Marina’s Reservation Road is more thoroughfare than main drag. Drivers whisking by the series of downtown strip malls see parking stalls in the foreground and businesses in the background. But all of this could change.
Reservation Road could become a two-lane meander with traffic circles, reverse-angle parking and widened sidewalks, says Elizabeth Caraker, Marina’s planning services manager. “The objective would be to slow traffic and make it more pedestrian friendly,” she says. “Reservation Road is big and wide and traffic is moving fast, and it’s not really conducive to a downtown atmosphere that we are trying to achieve.”
Narrowing Reservation Road is one piece of a downtown land use concept city staff and consultants will present to the City Council on Sept. 25. The focus is the core area along Reservation between Del Monte Boulevard and De Forest Avenue. Caraker says the plan calls for more mixed use with condos atop retail along Reservation and high-density housing a block removed from downtown.
The plan also calls for breaking up downtown’s long blocks by building more streets and bike lanes. The block between Seacrest and Crescent avenues, Caraker says, is about 1,000 feet long while the city’s General Plan calls for blocks around 400 feet.
Adding new circulation routes would also help divert drivers accustomed to zooming down Reservation Road to reach Salinas or Highway 1. City consultants will present the projected traffic impacts of narrowing Reservation at the Sept. 25 meeting. The City Council will then give staff direction on how to proceed but won’t make any final decisions.
It’s unclear whether the council will embrace such a dramatic change to Marina’s downtown. This is the same council that voted against changing the city’s 30-year-old logo after paying a designer and forming a committee to create a new image for Marina.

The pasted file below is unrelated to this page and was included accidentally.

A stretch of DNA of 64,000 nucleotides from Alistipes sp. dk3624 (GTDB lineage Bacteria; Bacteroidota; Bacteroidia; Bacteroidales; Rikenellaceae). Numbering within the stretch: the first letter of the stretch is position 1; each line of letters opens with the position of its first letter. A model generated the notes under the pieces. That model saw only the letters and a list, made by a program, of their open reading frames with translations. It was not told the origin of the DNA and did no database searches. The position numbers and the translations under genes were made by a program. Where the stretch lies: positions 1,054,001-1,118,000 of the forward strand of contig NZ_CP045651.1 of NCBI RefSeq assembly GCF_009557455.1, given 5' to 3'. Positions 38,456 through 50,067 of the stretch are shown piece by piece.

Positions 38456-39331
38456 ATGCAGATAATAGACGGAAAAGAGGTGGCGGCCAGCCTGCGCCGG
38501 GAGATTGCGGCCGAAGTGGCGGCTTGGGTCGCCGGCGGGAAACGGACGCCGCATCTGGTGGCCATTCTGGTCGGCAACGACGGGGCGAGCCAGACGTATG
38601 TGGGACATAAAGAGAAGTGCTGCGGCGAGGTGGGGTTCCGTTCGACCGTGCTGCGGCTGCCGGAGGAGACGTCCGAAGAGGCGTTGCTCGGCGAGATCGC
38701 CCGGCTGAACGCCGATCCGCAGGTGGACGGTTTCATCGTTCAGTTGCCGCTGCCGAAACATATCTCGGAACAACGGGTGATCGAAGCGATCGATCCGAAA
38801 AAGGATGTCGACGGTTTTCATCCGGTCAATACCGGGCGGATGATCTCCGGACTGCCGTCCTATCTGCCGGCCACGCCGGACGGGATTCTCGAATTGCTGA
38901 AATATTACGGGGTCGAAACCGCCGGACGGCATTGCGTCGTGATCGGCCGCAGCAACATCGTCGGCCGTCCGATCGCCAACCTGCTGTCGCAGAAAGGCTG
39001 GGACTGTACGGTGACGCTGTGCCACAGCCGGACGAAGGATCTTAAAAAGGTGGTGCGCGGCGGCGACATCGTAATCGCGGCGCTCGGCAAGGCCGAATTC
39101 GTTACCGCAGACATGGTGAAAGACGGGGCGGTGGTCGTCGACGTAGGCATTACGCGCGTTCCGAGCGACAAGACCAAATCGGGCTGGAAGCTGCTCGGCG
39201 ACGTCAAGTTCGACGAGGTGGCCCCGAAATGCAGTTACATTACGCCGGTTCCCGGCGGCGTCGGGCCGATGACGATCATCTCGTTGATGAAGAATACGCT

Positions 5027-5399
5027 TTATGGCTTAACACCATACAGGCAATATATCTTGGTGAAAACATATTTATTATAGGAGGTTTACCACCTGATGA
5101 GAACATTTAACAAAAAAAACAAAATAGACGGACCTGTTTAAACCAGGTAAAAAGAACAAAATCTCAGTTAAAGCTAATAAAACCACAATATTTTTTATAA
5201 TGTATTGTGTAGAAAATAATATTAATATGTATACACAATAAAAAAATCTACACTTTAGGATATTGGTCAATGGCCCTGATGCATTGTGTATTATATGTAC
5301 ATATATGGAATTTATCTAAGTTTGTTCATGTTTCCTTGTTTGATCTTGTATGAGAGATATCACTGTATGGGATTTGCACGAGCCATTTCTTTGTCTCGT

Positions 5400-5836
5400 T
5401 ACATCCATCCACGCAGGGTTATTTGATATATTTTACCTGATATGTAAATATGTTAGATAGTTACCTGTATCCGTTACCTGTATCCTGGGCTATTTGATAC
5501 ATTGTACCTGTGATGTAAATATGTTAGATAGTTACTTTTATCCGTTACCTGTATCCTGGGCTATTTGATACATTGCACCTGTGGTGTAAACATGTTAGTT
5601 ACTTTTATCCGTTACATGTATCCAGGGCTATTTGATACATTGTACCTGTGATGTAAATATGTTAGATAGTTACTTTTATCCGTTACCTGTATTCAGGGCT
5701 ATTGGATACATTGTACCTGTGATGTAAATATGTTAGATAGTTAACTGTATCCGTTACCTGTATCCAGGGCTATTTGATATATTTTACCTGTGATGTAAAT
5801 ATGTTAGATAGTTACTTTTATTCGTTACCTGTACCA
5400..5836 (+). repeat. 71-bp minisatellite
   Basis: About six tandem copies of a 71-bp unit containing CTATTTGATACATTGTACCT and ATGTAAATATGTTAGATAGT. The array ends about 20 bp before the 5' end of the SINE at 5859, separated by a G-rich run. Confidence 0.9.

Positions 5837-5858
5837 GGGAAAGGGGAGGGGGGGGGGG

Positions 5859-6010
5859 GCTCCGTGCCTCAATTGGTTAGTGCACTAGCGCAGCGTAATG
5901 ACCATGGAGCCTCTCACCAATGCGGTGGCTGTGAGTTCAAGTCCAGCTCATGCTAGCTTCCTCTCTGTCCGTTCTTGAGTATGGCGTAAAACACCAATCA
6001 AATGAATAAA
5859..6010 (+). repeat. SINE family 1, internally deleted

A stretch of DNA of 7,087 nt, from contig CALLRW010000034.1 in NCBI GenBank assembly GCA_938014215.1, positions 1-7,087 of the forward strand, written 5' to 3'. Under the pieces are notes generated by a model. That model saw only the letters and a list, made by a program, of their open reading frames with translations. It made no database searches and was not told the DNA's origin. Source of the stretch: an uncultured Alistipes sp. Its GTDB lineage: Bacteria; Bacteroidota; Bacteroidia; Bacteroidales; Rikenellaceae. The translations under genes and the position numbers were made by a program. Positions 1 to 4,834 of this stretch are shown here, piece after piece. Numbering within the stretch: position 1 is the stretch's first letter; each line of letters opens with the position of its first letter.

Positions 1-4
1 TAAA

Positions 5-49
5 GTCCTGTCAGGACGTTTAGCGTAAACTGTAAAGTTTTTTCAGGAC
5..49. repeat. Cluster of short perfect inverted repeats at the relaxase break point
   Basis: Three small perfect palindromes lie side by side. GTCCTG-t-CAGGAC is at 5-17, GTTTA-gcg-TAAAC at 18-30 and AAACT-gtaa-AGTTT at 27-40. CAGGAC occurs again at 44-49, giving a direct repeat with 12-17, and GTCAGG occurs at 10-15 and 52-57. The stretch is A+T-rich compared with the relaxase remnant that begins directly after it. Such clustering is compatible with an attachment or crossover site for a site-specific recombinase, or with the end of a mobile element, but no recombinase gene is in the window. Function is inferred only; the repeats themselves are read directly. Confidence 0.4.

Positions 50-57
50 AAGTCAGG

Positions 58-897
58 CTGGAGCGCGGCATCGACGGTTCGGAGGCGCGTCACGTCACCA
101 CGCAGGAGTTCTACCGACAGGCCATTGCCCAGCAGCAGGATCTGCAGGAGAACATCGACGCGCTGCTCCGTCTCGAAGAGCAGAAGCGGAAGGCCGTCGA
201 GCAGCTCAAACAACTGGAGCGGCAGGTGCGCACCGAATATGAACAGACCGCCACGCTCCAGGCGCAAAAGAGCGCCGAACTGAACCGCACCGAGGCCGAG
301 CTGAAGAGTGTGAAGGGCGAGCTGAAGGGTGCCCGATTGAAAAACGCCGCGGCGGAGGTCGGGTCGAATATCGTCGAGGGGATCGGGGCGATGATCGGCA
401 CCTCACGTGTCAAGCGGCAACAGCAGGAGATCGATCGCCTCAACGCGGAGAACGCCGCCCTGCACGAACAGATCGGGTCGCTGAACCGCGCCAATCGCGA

Councilman Dave McCall is wary of slowing down traffic too much. “There are a lot of people who live there who still want to get in and out of the city without trying to fight a downtown that is plugged up,” McCall says. He also says the change would make motorists cut across Reindollar and Carmel avenues to avoid downtown.
Mayor Ila Mettee-McCutchon likes the idea of narrowing the road. She says it would create a more typical downtown and make pedestrians feel safer. “It will enhance our ability to have people walk around downtown and feel secure in doing that,” Mettee-McCutchon says.
With or without a narrowed Reservation Road, the downtown plan, however, is only a roadmap. Marina can fund the street improvements but it will be up to the private sector to fill in the downtown blocks with sidewalk cafés and boutiques. It also doesn’t help that two big box developments – the Dunes on Monterey Bay and Wal-Mart – will lure shoppers away from downtown.
Councilman Ken Gray says the challenge will be convincing landowners to make investments and transform Marina’s strip malls into a vibrant downtown. “It would be nice to create an area that looks like Alvarado Street in Monterey or even Santana Row in San Jose, but that takes a lot of private capital.”
THE CITY COUNCIL WILL HOLD A STUDY SESSION ON DOWNTOWN VITALIZATION AT 6PM TUESDAY, SEPT. 25, IN THE COUNCIL CHAMBERS, 211 HILLCREST AVE., MARINA. 884-1278. REPORTS WILL BE AVAILABLE AT ci.marina.ca.us BY SEPT. 22.
|THE WEEKLY TALLY||750,000||
The estimated number of kilowatt-hours saved by the installation of 5,000-plus energy efficient light bulbs throughout the Monterey County Jail. The upgrades are projected to save $79,000 a year. Source: Association of Monterey Bay Area Governments’ (AMBAG) Energy Watch Program.